• Work together to understand project-sizing.
  • Engineers like challenges.
  • Know when it’s time to back down.
  • Show them that affect the borrom line.
  • Keep them involved, and maintain the communication channels. You’ll find out new things, and maintain the trust you built.
  • Seek their advice often. They’re always learning, and might have great ideas they’d be willing to share if you get the dialogue going.

A 12-Step Program for the Technically Challenged

Laura’s up now, and intends to focus on an SEO flavour.

  • Engineers are people, not code monkeys.
  • They should know you by name, where to find you, and be willing to ask questions.
  • Explain why SEO is important. How does SEO fit into the corporate strategy?
  • Learn their language, a little bit. Take note of the things you don’t know, and look it up!
  • Understand the balance between site performance and SEO, a good overlapping point.
  • Know their boss, and develop an advocate/asset.
  • Learn the system, respect the system, and make it work for you. If you don’t, you’ll kill your respect and trust.
  • Try to integrate SEO into their mindsets, and projects
  • See how SEO is prioritized, and get it in the right place.
  • Share knowledge about SEO best practices, to make things easier to implement later. They should know how search engines work, and the technical side of SEO. Wouldn’t hurt to show them you’ve got some technical skill too. Things like how Google sees a page, interlinking, the concept of trusted domains, etc.
  • If you know some cool work arounds for technical problems, they’ll appreciate it. Things like what makes for a good, followable, solid link. Flash workarounds are a good example
  • Explain the value behind the SEO tactics you want to implement. They want to do what they do for a reason. Managing many priorities, they need to know what you’re suggesting is worthwhile
  • Brainstorm with them about how to address problems and new ideas. It shows respect and saves time in cases where there are technical constraints you didn’t know about that affect your ideas.
  • Network with other developers. Might find new solutions to the same problems.
  • Report success.
  • Show appreciation.

A lot of this overlaps with the first presentation. Recurring themes are cultivating respect, and making sure you encourage an exploration of each others’ worlds in a friendly way.

Shari on How to Speak Geek

A bit of musing on being specific, specifically with… titles!

  • Web page titles – super important!
  • Page headings – NOT TITLES
  • Meta-tag titles – You say “title” to a developer, they think “html title tag”.

Live Blogging SES Toronto 2009: Quality Score: “201, 301”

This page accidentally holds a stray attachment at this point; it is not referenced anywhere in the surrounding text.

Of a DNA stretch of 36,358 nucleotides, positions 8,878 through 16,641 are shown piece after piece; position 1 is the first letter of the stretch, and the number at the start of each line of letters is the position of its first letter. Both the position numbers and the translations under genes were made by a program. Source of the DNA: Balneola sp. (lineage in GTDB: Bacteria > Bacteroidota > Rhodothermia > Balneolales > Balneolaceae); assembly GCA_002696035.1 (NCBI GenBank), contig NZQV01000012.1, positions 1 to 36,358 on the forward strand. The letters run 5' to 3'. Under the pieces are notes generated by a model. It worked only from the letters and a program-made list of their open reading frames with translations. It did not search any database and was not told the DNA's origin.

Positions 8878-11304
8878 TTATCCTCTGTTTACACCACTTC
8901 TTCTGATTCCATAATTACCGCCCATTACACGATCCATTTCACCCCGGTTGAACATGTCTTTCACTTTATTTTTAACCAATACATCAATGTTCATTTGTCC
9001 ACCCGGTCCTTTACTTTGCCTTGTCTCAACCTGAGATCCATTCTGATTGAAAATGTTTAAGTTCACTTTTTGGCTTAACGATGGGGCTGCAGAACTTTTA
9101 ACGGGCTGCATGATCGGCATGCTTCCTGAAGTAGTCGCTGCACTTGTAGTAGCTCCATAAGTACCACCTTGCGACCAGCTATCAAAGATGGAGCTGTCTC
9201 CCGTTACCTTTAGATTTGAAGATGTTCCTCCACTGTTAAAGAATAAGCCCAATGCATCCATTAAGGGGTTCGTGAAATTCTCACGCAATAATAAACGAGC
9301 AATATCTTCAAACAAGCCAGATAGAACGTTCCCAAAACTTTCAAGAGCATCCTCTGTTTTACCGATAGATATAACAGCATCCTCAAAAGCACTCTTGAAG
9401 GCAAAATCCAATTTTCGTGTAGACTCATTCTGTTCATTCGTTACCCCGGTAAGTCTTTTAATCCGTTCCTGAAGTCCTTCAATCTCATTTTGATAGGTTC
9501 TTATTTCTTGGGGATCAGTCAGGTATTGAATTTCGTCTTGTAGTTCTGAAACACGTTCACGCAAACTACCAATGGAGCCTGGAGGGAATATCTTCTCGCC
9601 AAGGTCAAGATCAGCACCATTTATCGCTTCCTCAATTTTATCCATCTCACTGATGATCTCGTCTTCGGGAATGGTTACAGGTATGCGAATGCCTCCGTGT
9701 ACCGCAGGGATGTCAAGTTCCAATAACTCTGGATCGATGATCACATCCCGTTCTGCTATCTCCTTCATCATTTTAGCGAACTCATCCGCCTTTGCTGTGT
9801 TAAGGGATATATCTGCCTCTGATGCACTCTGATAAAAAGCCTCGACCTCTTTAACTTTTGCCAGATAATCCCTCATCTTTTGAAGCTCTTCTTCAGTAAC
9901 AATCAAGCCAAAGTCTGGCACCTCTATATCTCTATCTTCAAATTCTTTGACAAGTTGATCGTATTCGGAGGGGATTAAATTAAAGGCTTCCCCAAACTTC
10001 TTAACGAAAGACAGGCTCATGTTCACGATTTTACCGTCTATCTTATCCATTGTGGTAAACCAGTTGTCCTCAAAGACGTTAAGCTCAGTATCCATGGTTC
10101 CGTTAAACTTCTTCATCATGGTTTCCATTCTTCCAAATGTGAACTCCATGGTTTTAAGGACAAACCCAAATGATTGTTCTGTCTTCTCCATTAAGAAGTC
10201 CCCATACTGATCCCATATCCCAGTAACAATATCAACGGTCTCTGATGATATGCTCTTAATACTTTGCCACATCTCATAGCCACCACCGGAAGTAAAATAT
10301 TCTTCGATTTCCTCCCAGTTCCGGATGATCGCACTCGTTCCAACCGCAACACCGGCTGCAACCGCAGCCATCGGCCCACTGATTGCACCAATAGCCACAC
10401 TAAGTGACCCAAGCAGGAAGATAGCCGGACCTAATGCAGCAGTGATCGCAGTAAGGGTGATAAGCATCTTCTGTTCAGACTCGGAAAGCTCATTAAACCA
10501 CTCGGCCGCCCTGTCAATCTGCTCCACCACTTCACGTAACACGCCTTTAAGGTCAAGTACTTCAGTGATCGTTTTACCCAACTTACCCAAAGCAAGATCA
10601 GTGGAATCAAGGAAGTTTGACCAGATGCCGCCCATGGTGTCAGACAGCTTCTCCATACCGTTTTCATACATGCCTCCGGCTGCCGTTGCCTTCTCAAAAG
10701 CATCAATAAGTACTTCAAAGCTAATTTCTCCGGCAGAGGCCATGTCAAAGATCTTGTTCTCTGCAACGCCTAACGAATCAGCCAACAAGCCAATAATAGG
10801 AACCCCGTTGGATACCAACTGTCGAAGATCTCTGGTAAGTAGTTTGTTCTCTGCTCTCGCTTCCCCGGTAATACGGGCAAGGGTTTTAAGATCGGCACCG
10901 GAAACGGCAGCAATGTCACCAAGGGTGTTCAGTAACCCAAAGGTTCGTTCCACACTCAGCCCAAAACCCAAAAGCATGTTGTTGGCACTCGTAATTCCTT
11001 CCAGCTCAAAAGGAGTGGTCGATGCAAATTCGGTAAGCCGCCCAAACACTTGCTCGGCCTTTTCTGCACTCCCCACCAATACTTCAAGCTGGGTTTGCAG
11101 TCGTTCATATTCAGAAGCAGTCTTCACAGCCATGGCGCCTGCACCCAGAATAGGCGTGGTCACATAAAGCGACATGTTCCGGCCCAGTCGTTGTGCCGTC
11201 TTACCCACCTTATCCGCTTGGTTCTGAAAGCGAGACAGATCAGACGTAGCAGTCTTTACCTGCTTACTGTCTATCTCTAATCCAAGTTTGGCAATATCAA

Moderator:
Anne Kennedy, SES Advisory Board & Managing Partner and Founder, Beyond Ink

Speakers:
Andrew Goodman, SES Advisory Board & Principal, Page Zero Media
David Sprinkle, Director of Paid Search, Acronym Media

Overview from the SES Day 2 Agenda:

How are ads ranked in the paid search auctions run by Google, Yahoo, and Microsoft? Each keyword in your campaign is assigned a “quality score” based on past performance. Sounds simple, right? Well, it’s a bit more complicated than that. In any case, you must achieve high quality scores to keep your paid search costs in line. Expert panelists explain the workings of the latest algorithms, discuss case studies and testing techniques, and explain how to troubleshoot problems.

First speaker: A. Goodman

Evolution of Google AdWords and its pricing model:

  • v1.0. Original AdWords used fixed pricing. It was an unpopular program. Fixed CPM rates, few tools. It was the worst of old display ad technology, but at least you could target keywords.
  • v2.0: CTR rules now. Leapfrogs Overture’s pure PPC auction. Bid multiplied by CTR equals AdRrank. Now a more efficient auction. Ads priced on market demand. New tools mean more marketers are measuring ROI by keyword. Other incentives and tools introduced to test ads. (Notes that CTR is not the perfect proxy for relevancy, but it’s pretty close. Still, Google makes more money this way.)
  • v2.5: quality based bidding introduced in 2005. Google pursues multiple goals. Disincentive for lowball bidding on irrelevant terms. Chase away “annoying” advertisers (to enhance user experience). Addresses relevancy and quality with more factors than just CTR. Low quality score meant inactive keywords, or need to raise your bid above minimum. Side effect: increased revenue (higher CPCs) & profit margin for Google.